Friday, July 06, 2007

Mikveh Revisited

I have pretty radical views about mikveh* and the laws of family purity. I was in the car coming back from a sheva brachot* and we began to discuss the prevalence, or not, of the observance of the laws of family purity on the part of the Modern Orthodox.

I voiced my belief that women should start going to the mikveh when they first get their period. I understand that this screws with shmirat negiah*, and causes some other issues, but here's my reasoning:

1) Men have a coming-of-age ritual. Instead of co-opting theirs, or maybe in addition to, women should have their own. After all, girls get bat mitzvahed at 12 generally, in a nod to the fact that a) their fathers can no longer sell them, and b) they physically mature faster than boys.

2) Marriage is a random time to take on a new mitzvah. Your life is already changing a lot. We, or at least I, am able to keep rituals because they become, well ritual. I'm used to them, I don't see them as disruptive. If you start younger, at a more natural point (when the possibility for keeping the mitzvah starts) you are more likely to integrate it into your life, and keep doing it.

3) By explicitly tying mikveh to sexuality and marriage (which I understand that it is, really) it comes with all sorts of baggage about being "dirty" and "male oppression" and many other issues. If we can separate mikveh into two distinct parts, one being about coming of age and womanhood, and the other being about sexuality, I think that it would be easier for the modern woman to observe, or be comfortable with observing.

This brings me to my nex point. David Kelsey, of blog-crush fame, posted on Jewschool about the issue of bnei niddah*. Basically saying that people who become more religiously observant should be told that as their mothers did not (presumably) observe the laws of family purity, that they are considered unclean, or unmarriageable. This explains, in part, some of my popularity during my brief foray into frumster.

At any rate, I'm pretty sure that I heard the following at a shiur* a year or so ago, and I'd like to know if that is my crazy imagination, or if I really heard it. Amit seems to think that it's my crazy imagination, but I'd like a second opinion:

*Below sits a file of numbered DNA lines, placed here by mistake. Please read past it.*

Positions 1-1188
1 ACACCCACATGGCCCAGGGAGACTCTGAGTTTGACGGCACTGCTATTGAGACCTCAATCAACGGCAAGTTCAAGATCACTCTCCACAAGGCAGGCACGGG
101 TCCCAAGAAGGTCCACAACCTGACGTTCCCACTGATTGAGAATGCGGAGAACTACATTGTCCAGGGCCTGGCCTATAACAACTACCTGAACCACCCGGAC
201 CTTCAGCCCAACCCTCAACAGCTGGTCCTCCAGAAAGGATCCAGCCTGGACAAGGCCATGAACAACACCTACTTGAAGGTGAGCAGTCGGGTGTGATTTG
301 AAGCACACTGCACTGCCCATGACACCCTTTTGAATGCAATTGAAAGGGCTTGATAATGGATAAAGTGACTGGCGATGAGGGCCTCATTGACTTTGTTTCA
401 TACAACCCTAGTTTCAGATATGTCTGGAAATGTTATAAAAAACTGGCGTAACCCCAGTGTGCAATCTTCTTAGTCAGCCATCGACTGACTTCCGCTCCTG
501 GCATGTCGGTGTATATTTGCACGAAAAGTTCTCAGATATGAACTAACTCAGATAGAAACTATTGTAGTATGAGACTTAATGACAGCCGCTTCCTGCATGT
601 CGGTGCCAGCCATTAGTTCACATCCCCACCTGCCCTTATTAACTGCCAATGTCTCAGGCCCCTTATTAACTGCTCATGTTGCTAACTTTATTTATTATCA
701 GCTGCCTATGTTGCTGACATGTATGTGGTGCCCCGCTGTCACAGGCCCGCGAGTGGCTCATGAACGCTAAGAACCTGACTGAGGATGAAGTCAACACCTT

Some sources hold that a shower can be considered in place of mikveh for women who do not observe the laws. It isn't permissible to observe in this way, but it is acceptable b'di eved*. This would mean that really very few people are bnei niddah*.

*Mikveh is the ritual bath, there are a number of restrictions on what qualifies. According to the laws of family purity, a woman must immerse herself in the mikveh seven days after her period has finished before she can resume relations with her husband.

*Sheva brachot is Hebrew for seven blessings and refers to the seven days after a couple is married, during which time friends and family hold celebrations for them, and at each of these gatherings the seven blessings are recited.

*Shmirat negiah, to observe the touch, meaning observance of the laws governing physical relations between men and women. Practically means not touching any non-related member of the opposite sex. Except one's spouse.

*B'di Eved is a Talmudic term, meaning that while an action isn't acceptable if you set out to do it, it is an acceptable alternative if it has already happened. For instance, it is preferable to keep meat and milk separate, but if you drop some meat (less than 1/60th of the total) into a boiling pot of milk product, you can still eat it. That doesn't mean that you should go around adding in 1/60th meat to everything, just that if you mess it up, it is ok.

*B'nei niddah, children who were concieved by parents who did not observe the laws of family purity.

9 comments:

Liberal Jew said...